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Business Valuations
INDIVIDUALS, BUSINESSES AND THE FINANCIAL COMMUNITY VALUE COMPANIES in a variety of ways. Three significant approaches include:

1. The Relative Value Approach

With these methods, analysts determine whether a company is overvalued or undervalued by comparing its current Price/Earnings Ratio to one or more of the following indicators:
1.
the past P/E multiple of similar companies;
2.
certain financial ratios;
3.
earnings and dividend growth rates.
For example, according to this approach, if a company with a relatively higher P/E Ratio has a lower-than-average ROE, the company is potentially overvalued.

2. The Asset Valuation Approach

This method assumes that the value of a business is simply the book value of its assets (sometimes adjusted for replacement cost). According to this approach, if the market price of a company is higher than it's book value, the company is potentially overvalued.

3. The Discounted Cash Flow (DCF) Approach

In this approach, the value of the company is measured by estimating the expected future cash flows, and then "discounting" those future flows by the desired rate of return in order to determine the "present value" of the future cash stream.

The accounting-based indicators (e.g., earnings per share, return on investment and return on equity) used in the relative value and asset valuation approaches may have serious limitations:
They are influenced by arbitrary but equally acceptable subjective accounting conventions (such as LIFO vs. FIFO inventory accounting and various depreciation methods).
They do not take into account the following factors:
1.
various levels of risk (both business and financial) in different companies;
2.
the working capital and fixed capital investment needed for projected sales growth;
3.
dividend policy;
4.
the time value of money, where a dollar received today is worth more than a dollar received in the future because today's dollar can be invested to earn a return in the interim.
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TRUE ECONOMIC VALUE IS BETTER MEASURED by the more objective net cash flows. Valuation focuses on the risk-adjusted discounted stream of future cash flows.

THE DCF APPROACH MEASURES THE VALUE OF A COMPANY by estimating the expected future cash flows, and then "discounting" those future cash flows by the buyer's required rate of return in order to determine their present value.

Two important aspects of DCF analysis include:
How an appropriate discount rate is determined; and
How the value beyond the short-term forecast period ("residual value") is determined.
THE DISCOUNT RATE MUST BE SUCH that it will reflect the relative levels of business and financial risk. An appropriate discount rate can be derived from two factors: the "risk-free" rate of return (as with government securities) and some premium for investing in the risk of a business venture. Individuals who purchase businesses that have a high potential for success will usually look for opportunities with a minimum of 6% to 8% premium over risk free investments. Why? Because they are usually borrowing money at risk-free rates plus 2% or 3%. The spread between their cost of money and required rate of return then becomes very small.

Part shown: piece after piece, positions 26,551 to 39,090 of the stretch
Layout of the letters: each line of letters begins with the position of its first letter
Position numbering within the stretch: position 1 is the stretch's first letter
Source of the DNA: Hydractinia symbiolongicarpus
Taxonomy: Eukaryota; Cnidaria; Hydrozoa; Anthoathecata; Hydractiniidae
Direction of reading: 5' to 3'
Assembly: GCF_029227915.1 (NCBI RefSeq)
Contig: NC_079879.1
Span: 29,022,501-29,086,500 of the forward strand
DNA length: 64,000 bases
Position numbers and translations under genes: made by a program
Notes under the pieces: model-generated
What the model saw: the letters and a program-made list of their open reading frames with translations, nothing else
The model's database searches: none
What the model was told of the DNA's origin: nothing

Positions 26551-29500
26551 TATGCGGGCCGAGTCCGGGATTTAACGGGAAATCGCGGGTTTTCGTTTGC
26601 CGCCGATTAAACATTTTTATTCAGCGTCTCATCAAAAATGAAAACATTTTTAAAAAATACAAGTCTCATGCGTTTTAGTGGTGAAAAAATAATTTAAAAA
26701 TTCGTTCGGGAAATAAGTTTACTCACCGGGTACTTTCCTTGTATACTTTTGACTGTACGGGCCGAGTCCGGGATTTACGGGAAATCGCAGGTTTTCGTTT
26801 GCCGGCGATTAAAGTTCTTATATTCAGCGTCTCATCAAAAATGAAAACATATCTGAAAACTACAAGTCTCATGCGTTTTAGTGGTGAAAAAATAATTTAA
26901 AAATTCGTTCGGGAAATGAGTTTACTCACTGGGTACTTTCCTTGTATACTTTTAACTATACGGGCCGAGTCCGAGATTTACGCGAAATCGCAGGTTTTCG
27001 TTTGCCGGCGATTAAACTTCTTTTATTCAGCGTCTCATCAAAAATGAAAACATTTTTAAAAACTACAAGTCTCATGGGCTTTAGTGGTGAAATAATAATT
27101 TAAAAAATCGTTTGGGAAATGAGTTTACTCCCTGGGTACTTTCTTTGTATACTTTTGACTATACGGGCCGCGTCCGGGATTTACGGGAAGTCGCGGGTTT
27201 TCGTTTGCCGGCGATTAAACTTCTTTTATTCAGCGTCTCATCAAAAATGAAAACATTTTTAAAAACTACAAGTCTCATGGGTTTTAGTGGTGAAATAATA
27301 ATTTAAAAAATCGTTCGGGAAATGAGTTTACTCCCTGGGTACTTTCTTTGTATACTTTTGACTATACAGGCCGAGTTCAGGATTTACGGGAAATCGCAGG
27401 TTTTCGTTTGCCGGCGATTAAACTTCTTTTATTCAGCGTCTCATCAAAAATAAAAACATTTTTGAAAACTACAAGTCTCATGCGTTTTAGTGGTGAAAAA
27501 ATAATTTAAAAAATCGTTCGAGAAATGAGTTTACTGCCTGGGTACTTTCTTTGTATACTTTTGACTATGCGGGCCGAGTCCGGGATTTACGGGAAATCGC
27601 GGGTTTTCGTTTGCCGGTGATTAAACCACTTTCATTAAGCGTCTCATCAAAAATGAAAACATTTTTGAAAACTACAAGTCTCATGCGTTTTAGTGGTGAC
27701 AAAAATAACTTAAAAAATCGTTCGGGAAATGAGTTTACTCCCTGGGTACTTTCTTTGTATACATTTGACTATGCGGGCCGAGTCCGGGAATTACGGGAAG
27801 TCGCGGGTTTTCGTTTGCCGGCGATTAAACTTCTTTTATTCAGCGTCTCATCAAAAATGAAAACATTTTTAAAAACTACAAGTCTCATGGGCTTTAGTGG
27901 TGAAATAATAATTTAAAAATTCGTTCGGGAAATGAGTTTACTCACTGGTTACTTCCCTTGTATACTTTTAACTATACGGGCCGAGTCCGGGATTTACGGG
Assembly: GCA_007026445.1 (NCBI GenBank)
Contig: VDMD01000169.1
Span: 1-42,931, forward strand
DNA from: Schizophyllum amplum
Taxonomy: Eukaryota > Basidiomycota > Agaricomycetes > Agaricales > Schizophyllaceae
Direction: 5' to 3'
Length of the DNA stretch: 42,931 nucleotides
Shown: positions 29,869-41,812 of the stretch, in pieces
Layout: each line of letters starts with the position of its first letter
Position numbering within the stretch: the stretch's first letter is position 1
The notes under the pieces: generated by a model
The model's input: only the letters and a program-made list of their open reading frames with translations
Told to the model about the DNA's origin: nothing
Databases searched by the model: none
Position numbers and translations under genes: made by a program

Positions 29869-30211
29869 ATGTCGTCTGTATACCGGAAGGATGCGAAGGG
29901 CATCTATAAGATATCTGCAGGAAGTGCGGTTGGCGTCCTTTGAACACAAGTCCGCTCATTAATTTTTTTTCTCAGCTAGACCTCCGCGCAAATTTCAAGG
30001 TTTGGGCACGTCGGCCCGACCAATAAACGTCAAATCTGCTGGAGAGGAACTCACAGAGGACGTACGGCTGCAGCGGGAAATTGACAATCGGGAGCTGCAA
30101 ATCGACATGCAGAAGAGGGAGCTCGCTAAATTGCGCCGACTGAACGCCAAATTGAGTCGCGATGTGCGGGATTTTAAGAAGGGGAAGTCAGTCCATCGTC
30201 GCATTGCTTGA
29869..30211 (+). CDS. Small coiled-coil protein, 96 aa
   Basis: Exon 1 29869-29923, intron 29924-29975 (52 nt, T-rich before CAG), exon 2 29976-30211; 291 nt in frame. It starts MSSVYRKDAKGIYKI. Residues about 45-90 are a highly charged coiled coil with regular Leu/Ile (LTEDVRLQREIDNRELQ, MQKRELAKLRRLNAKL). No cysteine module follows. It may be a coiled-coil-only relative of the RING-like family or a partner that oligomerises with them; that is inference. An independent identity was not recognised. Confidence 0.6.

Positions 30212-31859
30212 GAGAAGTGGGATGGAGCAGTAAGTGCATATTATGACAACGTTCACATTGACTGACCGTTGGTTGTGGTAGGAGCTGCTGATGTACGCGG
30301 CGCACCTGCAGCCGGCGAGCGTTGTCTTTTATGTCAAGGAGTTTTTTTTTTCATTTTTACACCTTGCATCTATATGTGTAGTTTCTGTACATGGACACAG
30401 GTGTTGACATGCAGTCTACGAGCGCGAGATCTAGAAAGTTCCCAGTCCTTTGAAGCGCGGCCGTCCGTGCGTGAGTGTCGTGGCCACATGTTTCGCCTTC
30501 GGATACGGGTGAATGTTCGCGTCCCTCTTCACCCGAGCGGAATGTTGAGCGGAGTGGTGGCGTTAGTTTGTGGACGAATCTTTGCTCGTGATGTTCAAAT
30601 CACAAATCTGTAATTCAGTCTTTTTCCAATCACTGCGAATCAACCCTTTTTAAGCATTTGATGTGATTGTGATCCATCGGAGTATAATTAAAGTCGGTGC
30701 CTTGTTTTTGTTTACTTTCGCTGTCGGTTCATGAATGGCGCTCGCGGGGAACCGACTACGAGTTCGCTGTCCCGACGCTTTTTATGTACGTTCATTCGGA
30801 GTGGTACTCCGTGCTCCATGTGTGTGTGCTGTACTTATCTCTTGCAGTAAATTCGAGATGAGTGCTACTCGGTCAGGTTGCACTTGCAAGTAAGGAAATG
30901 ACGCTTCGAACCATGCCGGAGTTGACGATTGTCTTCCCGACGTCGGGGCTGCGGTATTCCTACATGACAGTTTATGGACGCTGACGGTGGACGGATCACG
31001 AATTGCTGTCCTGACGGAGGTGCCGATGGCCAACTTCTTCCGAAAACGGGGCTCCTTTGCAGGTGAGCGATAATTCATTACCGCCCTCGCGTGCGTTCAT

RESIDUAL VALUE CAN BE ESTIMATED in a variety of ways. For example, one might consider what the potential sale price for the business would be at the end of the forecast period, and discount that sale price back to its present value. The attached analysis uses the perpetuity method for estimating residual value. It assumes that the company will continue to generate a steady cash flow in perpetuity. The value of that cash flow is simply the cash flow divided by the required rate of return, the discount rate mentioned above. That value, which materializes at the end of the forecast period, is then discounted back to present value to determine its worth today.

THE VALUE OF THE BUSINESS, then, is the sum of the present values of the net cash flows in the forecast period plus the present value of the residual value at the end of the forecast period.

The Business Plan Store uses the discounted cash flow approach to business valuation.
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Following is a valuation of XYZ Company (client name not shown) that was prepared by The Business Plan Store:
ASSUMPTIONS
   Risk-free interest rate 5.00%
   Risk premium 11.00%
     Discount rate 16.00%
CASH FLOW FORECAST 2003 2004 2005 2006 2007
   Sales $395,313 $461,244 $470,469 $479,878 $489,476
   Pre-tax income 47.907 74.949 78,312 80,292 82,289
   Income taxes 16,767 26,332 27,409 28,102 28,801
   Net income 31,140 48,717 50,903 52,190 53,488
   Plus:  depreciation 22,354 22,354 22,354 22,354 22,354
   Less:  increase in working capital 9,388 888 906 924 942
     Net cash flow $44,106 $70,183 $72,351 $73,620 $74,900
PRESENT VALUE OF CASH FLOWS
    2003 $38,022
    2004 52,157
    2005 46,352
    2006 40,660
    2007 35,661
$212,853
Present value of residual value:
    Perpetuity net cash flow (NCF) $74,900
    Discount rate 16.00%
    Future value of perpetuity NCF $468,125
    Present value of perpetuity NCF 222,880
Value of XYZ Company $435,733
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